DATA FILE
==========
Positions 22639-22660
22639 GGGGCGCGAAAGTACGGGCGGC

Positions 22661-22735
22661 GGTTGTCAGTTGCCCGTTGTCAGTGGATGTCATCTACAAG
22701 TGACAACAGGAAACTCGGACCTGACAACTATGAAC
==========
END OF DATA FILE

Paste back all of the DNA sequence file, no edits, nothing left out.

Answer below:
Positions 22639-22660
22639 GGGGCGCGAAAGTACGGGCGGC

Positions 22661-22735
22661 GGTTGTCAGTTGCCCGTTGTCAGTGGATGTCATCTACAAG
22701 TGACAACAGGAAACTCGGACCTGACAACTATGAAC